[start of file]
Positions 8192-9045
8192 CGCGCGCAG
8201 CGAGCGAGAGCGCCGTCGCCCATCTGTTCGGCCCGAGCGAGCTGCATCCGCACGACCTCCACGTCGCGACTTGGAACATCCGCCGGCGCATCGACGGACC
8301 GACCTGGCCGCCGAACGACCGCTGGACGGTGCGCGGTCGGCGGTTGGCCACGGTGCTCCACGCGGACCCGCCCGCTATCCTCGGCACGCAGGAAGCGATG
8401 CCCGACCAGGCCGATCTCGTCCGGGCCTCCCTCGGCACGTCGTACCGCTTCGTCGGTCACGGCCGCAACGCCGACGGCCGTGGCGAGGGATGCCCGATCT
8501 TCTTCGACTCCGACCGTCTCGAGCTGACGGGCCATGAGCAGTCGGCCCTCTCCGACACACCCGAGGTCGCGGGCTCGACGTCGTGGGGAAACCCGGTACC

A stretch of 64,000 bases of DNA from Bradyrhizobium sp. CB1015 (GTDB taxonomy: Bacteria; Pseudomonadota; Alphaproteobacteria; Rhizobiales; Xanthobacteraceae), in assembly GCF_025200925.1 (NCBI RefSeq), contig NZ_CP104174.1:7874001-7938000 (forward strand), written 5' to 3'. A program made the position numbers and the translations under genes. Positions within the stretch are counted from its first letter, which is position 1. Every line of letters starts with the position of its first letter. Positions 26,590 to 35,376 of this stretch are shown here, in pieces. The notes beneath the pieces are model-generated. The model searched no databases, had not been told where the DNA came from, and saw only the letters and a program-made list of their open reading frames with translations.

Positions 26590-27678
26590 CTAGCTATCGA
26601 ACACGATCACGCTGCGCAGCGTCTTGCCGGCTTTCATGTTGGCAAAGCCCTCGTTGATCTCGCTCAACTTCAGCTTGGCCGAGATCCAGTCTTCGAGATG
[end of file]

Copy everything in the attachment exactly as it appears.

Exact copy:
Positions 8192-9045
8192 CGCGCGCAG
8201 CGAGCGAGAGCGCCGTCGCCCATCTGTTCGGCCCGAGCGAGCTGCATCCGCACGACCTCCACGTCGCGACTTGGAACATCCGCCGGCGCATCGACGGACC
8301 GACCTGGCCGCCGAACGACCGCTGGACGGTGCGCGGTCGGCGGTTGGCCACGGTGCTCCACGCGGACCCGCCCGCTATCCTCGGCACGCAGGAAGCGATG
8401 CCCGACCAGGCCGATCTCGTCCGGGCCTCCCTCGGCACGTCGTACCGCTTCGTCGGTCACGGCCGCAACGCCGACGGCCGTGGCGAGGGATGCCCGATCT
8501 TCTTCGACTCCGACCGTCTCGAGCTGACGGGCCATGAGCAGTCGGCCCTCTCCGACACACCCGAGGTCGCGGGCTCGACGTCGTGGGGAAACCCGGTACC

A stretch of 64,000 bases of DNA from Bradyrhizobium sp. CB1015 (GTDB taxonomy: Bacteria; Pseudomonadota; Alphaproteobacteria; Rhizobiales; Xanthobacteraceae), in assembly GCF_025200925.1 (NCBI RefSeq), contig NZ_CP104174.1:7874001-7938000 (forward strand), written 5' to 3'. A program made the position numbers and the translations under genes. Positions within the stretch are counted from its first letter, which is position 1. Every line of letters starts with the position of its first letter. Positions 26,590 to 35,376 of this stretch are shown here, in pieces. The notes beneath the pieces are model-generated. The model searched no databases, had not been told where the DNA came from, and saw only the letters and a program-made list of their open reading frames with translations.

Positions 26590-27678
26590 CTAGCTATCGA
26601 ACACGATCACGCTGCGCAGCGTCTTGCCGGCTTTCATGTTGGCAAAGCCCTCGTTGATCTCGCTCAACTTCAGCTTGGCCGAGATCCAGTCTTCGAGATG